The rear third member is plugged into a Ford 9-inch housing from a '78 Ford Bronco, which was narrowed 4 inches on the driver-side with the help of Rick Hanse. The axle uses big bearing ends and the new width accepts off-the-shelf axles from a full-size Bronco on the driver side and an early Bronco on the passenger side. Greg traded some parts he had to Randy Harral from Driven Auto Parts for the 35-spline Moser chromoly shafts.

Disc brakes were also added to the rear axle using 4Wheeler Supply brackets and GM calipers and rotors to up the stopping power and shed weight. Up front, a Spider9 axlehousing was obtained from the same parts pile as the high-pinion third members. Greg's company, High Desert Surface Prep, polished Samco Fabrication's shop floor space in exchange for a fully-built front axle. The Spider9 axle uses Spidertrax-fabricated knuckles and Dutchman 35-spline chromoly axle shafts. Outers consist of Spidertrax brakes and Warn Premium hubs.

Spidertrax keyed steering arms are attached with six safety-wired bolts and place the 0.250-wall, 1.5-inch tie rod behind the axle centerline and above the True Hi9 third member. The 0.120-wall, 1.25-inch chromoly drag link attaches to a custom arm welded on the passenger-side plate knuckle. All the steering links use 3/4-inch FK rod ends for strength and misalignment spacers for a wide range of movement. A stock steering pump and ported Saginaw box work in conjunction with an 8-inch stroke PSC hydraulic ram affixed to the axle on a custom mount.

Body and Interior
The body of the Jeep has been battered by years of rock abuse. A CJ grille and hood are used up front in conjunction with Poison Spyder Customs tube fenders that hold up better than the stock fenders while providing additional tire clearance. Poison Spyder Rocker Knockers and Crusher Corners lend additional protection, and also cover up past body damage. All of the sheetmetal and armor was painted the brightest shade of lime green that Greg could find. Arizona Trail Works did the paint in a trade to resurface a patio.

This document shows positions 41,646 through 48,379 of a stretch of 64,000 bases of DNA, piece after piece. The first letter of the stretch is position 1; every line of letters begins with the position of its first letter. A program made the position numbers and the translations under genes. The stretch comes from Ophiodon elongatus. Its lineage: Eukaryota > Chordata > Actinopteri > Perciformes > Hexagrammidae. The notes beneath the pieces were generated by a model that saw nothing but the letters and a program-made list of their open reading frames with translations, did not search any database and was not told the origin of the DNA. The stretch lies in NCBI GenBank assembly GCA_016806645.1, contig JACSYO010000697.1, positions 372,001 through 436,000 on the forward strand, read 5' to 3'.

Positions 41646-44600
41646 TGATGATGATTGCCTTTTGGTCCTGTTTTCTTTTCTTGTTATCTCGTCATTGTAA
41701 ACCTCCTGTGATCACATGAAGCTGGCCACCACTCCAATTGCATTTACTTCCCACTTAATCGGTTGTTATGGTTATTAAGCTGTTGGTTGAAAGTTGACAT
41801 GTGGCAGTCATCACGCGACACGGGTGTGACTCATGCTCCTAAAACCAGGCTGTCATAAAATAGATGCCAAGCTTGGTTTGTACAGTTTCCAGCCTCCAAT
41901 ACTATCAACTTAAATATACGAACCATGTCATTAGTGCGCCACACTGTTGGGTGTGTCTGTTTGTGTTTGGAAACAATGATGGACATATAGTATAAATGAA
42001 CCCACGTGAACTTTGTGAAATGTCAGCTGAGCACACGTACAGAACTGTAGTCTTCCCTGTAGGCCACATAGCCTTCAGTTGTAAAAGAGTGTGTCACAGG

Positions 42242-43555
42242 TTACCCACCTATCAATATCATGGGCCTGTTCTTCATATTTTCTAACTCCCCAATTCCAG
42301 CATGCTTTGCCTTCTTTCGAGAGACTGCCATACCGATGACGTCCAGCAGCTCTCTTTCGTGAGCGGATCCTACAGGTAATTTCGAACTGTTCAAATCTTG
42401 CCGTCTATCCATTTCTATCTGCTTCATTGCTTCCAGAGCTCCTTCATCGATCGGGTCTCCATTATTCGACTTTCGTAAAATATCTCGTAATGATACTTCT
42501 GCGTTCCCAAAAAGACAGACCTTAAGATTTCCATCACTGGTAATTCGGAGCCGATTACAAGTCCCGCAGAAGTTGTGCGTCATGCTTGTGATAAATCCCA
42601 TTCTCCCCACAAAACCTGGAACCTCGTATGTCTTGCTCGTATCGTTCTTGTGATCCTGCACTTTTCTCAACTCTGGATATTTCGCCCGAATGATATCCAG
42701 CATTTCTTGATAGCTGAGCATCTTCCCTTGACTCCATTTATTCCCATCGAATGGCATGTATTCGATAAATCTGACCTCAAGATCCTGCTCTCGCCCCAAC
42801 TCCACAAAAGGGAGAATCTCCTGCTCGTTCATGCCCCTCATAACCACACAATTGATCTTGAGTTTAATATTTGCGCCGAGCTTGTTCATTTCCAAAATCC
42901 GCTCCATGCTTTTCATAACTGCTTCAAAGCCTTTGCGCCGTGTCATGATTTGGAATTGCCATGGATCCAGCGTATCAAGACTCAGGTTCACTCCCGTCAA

Inside the Jeep, Greg opted for a CJ-style steel dash and gauge cluster instead of the plastic YJ dash. A Chevy tilt column from the Blazer that donated the TBI 350 occupies the driver's-side, while on the passenger-side a full Detail Zone/Ron Francis fuse box sits behind the glove box and makes the CJ look more like the Space Shuttle than a Jeep. The Tuffy console, Acura Integra bucket seats, and Simpson harnesses are more everyday-issue, though. Instead of a tailgate, Greg built a small storage box behind the rear bench seat to hold tools and spare parts.

Samco Fabrication made a cool shifter that bolts to the dash bar on the cage and holds the Hurst Quarter Stick shifter that has been modified to allow shifting from First to Reverse to help prevent rollovers. The cage was constructed back in '99 by Neil Hancock in exchange for a bedliner and doubles as an air tank. A Viair 400 compressor mounted under the hood fills the tank and powers the front ARB Air Locker.

Good, Bad, and What's It For
Greg is not afraid to pilot his CJ through any rocks in his path, and frequently takes road trips to go wheeling throughout California, Nevada, and Arizona. The Jeep does great in the rocks, although it is a little tall. The short wheelbase and leaf springs don't provide the best handling at speed through rough terrain, but Greg plans to add Fox shocks soon to improve the ride. In the meantime, the dented Pro Comp cellular shocks get the job done when rockcrawling.

Why I Featured It
I think that the fact that Greg is a normal guy who built his Jeep up one part at a time appeals to all of us. Parts like the LS1 and Spider9 front axle make this Jeep feature-worthy, but other aspects like the leaf springs and the armor that covers up body damage are things we can all relate to. -Harry Wagner